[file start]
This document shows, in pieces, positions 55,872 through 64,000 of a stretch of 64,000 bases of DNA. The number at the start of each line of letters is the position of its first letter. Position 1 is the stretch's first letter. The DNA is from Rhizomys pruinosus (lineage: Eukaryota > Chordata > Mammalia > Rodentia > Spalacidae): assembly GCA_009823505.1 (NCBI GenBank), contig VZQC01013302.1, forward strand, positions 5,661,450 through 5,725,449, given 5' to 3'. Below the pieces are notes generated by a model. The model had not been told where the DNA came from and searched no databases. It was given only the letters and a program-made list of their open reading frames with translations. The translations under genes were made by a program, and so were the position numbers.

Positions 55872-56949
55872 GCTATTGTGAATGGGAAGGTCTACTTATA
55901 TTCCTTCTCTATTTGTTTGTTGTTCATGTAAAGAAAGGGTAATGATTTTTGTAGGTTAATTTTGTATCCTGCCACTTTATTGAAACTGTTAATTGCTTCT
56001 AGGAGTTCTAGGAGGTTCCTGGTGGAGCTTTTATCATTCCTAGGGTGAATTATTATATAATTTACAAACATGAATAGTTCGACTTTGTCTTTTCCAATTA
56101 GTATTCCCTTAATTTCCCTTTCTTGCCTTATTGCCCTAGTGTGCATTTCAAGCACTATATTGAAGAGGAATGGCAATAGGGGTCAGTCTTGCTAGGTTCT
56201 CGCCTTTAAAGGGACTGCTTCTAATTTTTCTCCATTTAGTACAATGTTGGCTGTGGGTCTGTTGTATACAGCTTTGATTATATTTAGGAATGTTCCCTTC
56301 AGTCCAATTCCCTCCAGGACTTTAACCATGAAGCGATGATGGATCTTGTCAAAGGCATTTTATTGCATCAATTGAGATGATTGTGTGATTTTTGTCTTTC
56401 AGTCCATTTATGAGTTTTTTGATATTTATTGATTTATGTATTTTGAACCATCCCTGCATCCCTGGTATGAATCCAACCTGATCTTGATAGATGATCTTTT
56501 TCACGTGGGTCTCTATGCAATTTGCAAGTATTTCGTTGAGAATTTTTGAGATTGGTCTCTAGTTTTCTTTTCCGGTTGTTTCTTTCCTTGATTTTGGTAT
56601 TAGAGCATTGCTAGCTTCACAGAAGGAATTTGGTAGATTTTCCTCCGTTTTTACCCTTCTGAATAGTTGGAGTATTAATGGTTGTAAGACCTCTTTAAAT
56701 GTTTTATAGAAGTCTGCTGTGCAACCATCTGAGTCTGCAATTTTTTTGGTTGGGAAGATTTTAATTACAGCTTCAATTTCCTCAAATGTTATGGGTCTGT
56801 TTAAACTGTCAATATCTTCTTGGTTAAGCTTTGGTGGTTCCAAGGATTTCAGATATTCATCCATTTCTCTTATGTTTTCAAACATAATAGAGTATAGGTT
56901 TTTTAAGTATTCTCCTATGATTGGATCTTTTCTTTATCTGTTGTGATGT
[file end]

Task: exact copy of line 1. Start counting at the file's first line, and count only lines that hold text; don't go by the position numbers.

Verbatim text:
This document shows, in pieces, positions 55,872 through 64,000 of a stretch of 64,000 bases of DNA. The number at the start of each line of letters is the position of its first letter. Position 1 is the stretch's first letter. The DNA is from Rhizomys pruinosus (lineage: Eukaryota > Chordata > Mammalia > Rodentia > Spalacidae): assembly GCA_009823505.1 (NCBI GenBank), contig VZQC01013302.1, forward strand, positions 5,661,450 through 5,725,449, given 5' to 3'. Below the pieces are notes generated by a model. The model had not been told where the DNA came from and searched no databases. It was given only the letters and a program-made list of their open reading frames with translations. The translations under genes were made by a program, and so were the position numbers.